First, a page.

In less than forty-eight hours I had met two incredible new people, spent time with two good friends, and throughout, enjoyed the best of what South Australia has to offer - fine food, fine wines and great hospitality. Now, back home and back to the grind, I feel much more refreshed and ready to face the next month which is surely going to be quite mad... but more about that in my coming posts.

Tuesday, November 24, 2009

Another riesling review and a road trip!

I don't think any winery owner ever gets tired of reading great reviews of their wines and each of the writers have their favourites. From my point of view it is really interesting to see what their tastes are, and also, over time, how their reviews stand when the wines age.

The recent spate of riesling reviews we have had from Queensland writers Jeremy Pringle and Julian Coldrey keep me ploughing through the work load even when I am struggling as I have been for the past five weeks with ear/nose and throat afflictions. There truly is nothing like positive words to get one back up on their feet, literally. So I am proud to post yet another glorious review - this one again from Jeremy, but this time for our 2007 Eden Valley Riesling.

2007 Karra Yerta Wines Eden Valley Riesling

Eden Valley 12.0% Screwcap $25

Was on a bit of an Eden Valley Riesling kick last night. Sort of have been for at least a month now actually...

These Karra Yerta's have all been excellent. I've probably enjoyed the 2006 & the 2009 the most, for very different reasons. I think that this one, like the 2009 will become something pretty special in the cellar. Not that it's difficult to drink now.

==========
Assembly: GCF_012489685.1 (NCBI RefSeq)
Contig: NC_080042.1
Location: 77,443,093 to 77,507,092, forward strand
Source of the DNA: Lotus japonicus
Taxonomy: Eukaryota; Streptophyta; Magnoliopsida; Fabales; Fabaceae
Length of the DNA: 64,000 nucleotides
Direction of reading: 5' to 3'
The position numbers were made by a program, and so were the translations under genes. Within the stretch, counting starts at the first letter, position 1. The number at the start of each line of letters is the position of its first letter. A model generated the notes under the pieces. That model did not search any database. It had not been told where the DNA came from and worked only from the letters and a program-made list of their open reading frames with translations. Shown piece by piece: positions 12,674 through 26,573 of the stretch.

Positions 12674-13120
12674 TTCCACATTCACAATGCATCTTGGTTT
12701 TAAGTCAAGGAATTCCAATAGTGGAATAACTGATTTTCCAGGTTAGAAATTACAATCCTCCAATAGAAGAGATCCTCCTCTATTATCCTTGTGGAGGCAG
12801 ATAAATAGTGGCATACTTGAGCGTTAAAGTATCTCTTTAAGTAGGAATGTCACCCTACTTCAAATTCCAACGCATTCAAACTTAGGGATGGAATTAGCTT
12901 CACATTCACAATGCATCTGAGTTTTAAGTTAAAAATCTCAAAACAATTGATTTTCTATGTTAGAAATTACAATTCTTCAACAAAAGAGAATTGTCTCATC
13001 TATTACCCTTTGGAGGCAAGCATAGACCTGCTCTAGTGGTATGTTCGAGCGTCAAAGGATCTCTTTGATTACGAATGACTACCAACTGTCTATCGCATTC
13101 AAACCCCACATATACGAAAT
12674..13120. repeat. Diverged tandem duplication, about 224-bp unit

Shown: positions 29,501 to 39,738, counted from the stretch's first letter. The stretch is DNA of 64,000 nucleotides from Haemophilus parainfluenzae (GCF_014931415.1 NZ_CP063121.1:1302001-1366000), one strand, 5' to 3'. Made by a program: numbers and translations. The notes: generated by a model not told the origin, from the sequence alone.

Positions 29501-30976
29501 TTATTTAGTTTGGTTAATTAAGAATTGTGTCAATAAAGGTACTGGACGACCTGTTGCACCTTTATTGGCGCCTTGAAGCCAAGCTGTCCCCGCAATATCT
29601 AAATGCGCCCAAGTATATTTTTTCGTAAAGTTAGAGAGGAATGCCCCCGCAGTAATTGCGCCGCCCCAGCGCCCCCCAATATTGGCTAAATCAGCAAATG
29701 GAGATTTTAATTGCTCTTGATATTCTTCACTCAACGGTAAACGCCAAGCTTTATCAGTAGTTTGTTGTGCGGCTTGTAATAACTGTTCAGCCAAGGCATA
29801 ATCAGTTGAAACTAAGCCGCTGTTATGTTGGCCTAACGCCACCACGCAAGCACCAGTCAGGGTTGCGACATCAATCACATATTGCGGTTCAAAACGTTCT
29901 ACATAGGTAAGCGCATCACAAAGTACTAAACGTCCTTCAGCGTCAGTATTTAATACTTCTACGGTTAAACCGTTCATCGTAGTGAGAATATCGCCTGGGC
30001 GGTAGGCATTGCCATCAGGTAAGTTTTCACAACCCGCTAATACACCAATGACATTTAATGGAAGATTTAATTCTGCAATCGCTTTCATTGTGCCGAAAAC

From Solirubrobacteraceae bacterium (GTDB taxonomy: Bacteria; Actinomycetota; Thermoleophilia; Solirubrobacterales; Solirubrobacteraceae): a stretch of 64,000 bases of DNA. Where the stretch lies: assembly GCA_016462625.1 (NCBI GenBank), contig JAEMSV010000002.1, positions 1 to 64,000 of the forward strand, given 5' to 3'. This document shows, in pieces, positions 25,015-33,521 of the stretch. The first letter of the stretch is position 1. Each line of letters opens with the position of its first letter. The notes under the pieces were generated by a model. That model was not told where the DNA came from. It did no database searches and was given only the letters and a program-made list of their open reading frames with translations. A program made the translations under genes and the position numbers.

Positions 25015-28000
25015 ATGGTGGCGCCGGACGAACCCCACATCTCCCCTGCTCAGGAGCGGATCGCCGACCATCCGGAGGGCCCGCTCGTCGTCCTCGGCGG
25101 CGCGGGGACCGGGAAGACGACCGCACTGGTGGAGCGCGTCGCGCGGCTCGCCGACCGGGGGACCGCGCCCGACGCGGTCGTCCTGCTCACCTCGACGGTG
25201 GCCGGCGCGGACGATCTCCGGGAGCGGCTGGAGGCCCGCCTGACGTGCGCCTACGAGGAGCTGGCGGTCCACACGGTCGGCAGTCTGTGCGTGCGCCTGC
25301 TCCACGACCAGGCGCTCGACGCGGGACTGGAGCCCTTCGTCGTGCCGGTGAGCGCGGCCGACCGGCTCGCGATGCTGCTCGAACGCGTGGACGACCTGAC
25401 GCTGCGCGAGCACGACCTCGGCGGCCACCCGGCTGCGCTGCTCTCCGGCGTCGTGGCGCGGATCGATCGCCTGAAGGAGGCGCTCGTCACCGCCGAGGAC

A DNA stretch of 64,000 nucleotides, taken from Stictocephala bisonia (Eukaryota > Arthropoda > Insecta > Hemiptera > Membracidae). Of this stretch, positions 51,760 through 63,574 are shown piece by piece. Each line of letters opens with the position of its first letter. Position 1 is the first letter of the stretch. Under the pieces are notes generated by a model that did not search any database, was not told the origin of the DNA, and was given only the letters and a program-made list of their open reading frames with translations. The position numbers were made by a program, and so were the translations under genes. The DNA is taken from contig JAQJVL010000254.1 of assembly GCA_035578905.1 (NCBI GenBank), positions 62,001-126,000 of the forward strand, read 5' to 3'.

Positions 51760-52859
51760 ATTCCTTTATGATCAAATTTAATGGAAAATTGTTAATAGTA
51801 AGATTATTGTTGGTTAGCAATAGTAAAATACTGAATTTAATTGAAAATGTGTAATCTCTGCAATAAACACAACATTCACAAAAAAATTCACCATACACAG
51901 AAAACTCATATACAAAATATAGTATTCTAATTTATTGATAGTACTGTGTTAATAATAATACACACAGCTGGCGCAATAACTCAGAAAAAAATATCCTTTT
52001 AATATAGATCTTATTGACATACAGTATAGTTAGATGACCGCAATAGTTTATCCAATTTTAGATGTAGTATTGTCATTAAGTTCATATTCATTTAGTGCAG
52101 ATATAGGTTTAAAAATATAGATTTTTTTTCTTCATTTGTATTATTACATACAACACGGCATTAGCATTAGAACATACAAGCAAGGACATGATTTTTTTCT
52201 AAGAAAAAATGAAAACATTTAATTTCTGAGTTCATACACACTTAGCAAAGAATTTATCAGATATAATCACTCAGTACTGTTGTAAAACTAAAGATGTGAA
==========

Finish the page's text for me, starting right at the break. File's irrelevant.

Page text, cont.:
Surprisingly geared more towards lemons and granny smiths on the nose and palate. There is still some Eden Valley lime, bathsalts and river pebbles but it's all currently very restrained and tightly wound. There is no mistaking the "quiet" intensity there on the palate though, suggesting a bright future.

It's all very linear and narrow for the moment, with some enjoyable spice and a touch of unripe peach and peach stone towards the mid palate. A little bit of toast is starting to appear, but I'd put this one away for now. The length is really good and all the elements are in place. It just needs time. Patience my friends, patience...

Winery Website-
On that note, I am pleased to announce that I am taking a few short days break away on business (and pleasure) to the magnificent McLaren Vale area. I rarely get time for such luxuries but have managed to tie in a few business appointments with a visit to a lovely lady friend where no doubt we will enjoy an evening of beautiful food and wine, from the Barossa and the Vale areas. One of the highlights no doubt will be dinner tomorrow night (after a visit to the cellar door) with James Hook (Lazy Ballerina).

I have been wanting to meet James for some time as he is quite remarkable in what he does, writing wise, and also wine wise. Needless to say, I can't wait! More info about him and his wines, and indeed his lovely area, on my return later on in the week. But for now, I am off to pack one final wine order and then try to get some sleep before an early start to drop off our Sparkling Shiraz for labelling on the way to the Vale and a few other important errands. The beach is calling!